How to sleep: Four tips from a nutritionist and sleep expert for a good night’s rest

The recommended amount of sleep to operate efficiently the next day is around eight hours of quality sleep. Easier said than done for most as multiple factors could hinder one’s quality of sleep. These factors could include stress and anxiety which are common problems in todays society. Although occasional sleep interruptions are generally no more than a nuisance, ongoing lack of sleep can lead to excessive daytime sleepiness, emotional difficulties, poor job performance, obesity and a lowered perception of quality of life. In fact, a recent study from the Ohio State University, found that a lack of sleep could increase arguments amongst couples and those who had less than seven hours sleep were more likely to start a fight with their significant other due to higher levels of an inflammatory response in their blood.


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Four ways to eat better in order to sleep better

Think about the quality of your diet

“Whilst there is no such thing as good or bad food, research does show that individuals who have a balanced and varied diet armoire likely to sleep well,”

Rhiannon explains. “For each meal, make sure to get a varied plate, focussing on protein, carbohydrates, vegetables and healthy fats.

“Deficiencies, in particular vitamins and minerals such as iron and vitamin B12, can cause fatigue and tiredness and may cause problems for your sleep.

“High iron foods include red meat, salmon and dairy and eggs. However, if you are a vegan, then the only reliable sources are fortified food and supplements.”

Drinking can make it worse

Holly Housby, sleep expert at Sealy UK said: “Often in the evenings, people want to wind down and have a drink.

“Many people see this as an aid to fall asleep faster, however, research suggests that alcohol causes you to spend less time in your REM stage of sleep, which is often considered the most restorative stage of sleep and which makes us feel more rested.

“If you want to improve the quality and quantity of your sleep, consider cutting out or reducing the amount you drink in the week.

“If you still want to enjoy a nightcap in the evening, make sure you only have one and have it as early in the evening as possible to minimise the effects.”

Carbohydrates can help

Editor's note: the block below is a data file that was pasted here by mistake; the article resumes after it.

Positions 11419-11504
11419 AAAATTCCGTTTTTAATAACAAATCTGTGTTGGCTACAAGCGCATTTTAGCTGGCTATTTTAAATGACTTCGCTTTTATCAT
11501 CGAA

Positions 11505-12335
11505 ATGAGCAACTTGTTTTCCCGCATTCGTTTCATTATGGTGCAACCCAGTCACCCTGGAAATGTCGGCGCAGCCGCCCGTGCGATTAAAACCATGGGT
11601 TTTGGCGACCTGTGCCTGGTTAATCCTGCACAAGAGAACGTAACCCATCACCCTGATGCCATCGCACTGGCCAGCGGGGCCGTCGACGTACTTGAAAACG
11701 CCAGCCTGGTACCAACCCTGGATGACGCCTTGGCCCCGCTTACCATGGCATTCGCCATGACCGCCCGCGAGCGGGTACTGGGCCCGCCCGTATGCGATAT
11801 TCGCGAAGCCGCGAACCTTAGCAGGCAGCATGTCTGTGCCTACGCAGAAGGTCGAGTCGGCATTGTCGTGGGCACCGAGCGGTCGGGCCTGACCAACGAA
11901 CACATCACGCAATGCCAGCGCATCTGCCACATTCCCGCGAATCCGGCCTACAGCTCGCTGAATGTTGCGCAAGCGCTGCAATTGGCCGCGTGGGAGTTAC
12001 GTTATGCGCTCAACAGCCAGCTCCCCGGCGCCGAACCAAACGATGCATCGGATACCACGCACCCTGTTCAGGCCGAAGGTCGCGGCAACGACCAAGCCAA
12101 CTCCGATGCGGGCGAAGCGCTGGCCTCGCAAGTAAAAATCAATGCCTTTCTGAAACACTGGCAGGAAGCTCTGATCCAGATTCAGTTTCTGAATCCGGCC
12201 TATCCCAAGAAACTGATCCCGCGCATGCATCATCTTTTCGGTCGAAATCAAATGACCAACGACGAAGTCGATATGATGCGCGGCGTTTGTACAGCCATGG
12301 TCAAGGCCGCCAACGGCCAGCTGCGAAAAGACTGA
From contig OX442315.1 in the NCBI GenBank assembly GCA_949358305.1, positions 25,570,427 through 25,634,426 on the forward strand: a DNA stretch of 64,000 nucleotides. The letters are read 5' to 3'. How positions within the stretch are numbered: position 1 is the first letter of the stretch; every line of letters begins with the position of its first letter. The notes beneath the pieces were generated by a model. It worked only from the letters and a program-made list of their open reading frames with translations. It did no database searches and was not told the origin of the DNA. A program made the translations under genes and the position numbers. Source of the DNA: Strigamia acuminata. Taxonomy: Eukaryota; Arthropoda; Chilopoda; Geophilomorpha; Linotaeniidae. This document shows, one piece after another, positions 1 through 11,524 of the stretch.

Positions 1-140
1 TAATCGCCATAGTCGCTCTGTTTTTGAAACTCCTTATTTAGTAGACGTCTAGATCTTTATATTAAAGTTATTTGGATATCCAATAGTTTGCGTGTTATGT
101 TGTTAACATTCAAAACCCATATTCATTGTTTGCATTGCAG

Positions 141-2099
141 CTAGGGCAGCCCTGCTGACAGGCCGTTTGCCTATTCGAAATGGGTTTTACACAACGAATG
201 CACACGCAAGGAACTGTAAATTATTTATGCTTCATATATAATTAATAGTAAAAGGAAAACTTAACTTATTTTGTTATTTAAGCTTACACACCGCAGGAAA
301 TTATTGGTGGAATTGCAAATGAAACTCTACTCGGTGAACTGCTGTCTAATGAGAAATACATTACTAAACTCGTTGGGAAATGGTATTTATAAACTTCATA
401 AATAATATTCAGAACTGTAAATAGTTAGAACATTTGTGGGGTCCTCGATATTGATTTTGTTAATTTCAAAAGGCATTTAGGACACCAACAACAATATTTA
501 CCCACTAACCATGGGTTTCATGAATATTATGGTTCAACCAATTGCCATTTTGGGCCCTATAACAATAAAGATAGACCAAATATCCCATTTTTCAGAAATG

“Carbohydrates can make you feel incredibly tired, especially after a large meal,” Rhiannon explains. “The reason for this is that carbohydrates can help produce tryptophan amino acids that are found in the brain, which in turn may make us feel sleepy.

“Tryptophan actually converts into serotonin and then turns into melatonin, which helps regulate our circadian rhythm.

“As a result of the role melatonin plays with our sleep cycle, it could be a reason for feeling tired after a meal high in carbohydrates.

“In order to get the best result, research has suggested that you should eat carbohydrates with your meal around four hours prior to going to bed.”


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Cut down on caffeine

“Caffeine can stay in your body for up to 14 hours, meaning it can seriously disrupt your circadian rhythm,” Holly advises.

“It not only increases the time it takes you to fall asleep, but it also reduces quality of your sleep as a whole. If you find yourself struggling to fall asleep at night, your afternoon and evening coffees could be the culprit.

“It’s important to remember that caffeine is also in other products, such as various teas, cola drinks and chocolate.

“Try to be aware of how much you’re consuming and cut down on the quantity of caffeine you’re having if you’re struggling to sleep at night.”

People should also shun certain dietary decisions before bed, according to the National Sleep Foundation.

As the healthy body explained, white bread, refined pasta, and sugary, baked goods, may reduce serotonin levels and impair sleep before bedtime.

“Instead, choose stick-to-your-ribs whole grains for your bedtime snack: Popcorn, oatmeal, or whole-wheat crackers with nut butter are all good choices,” said the health body.

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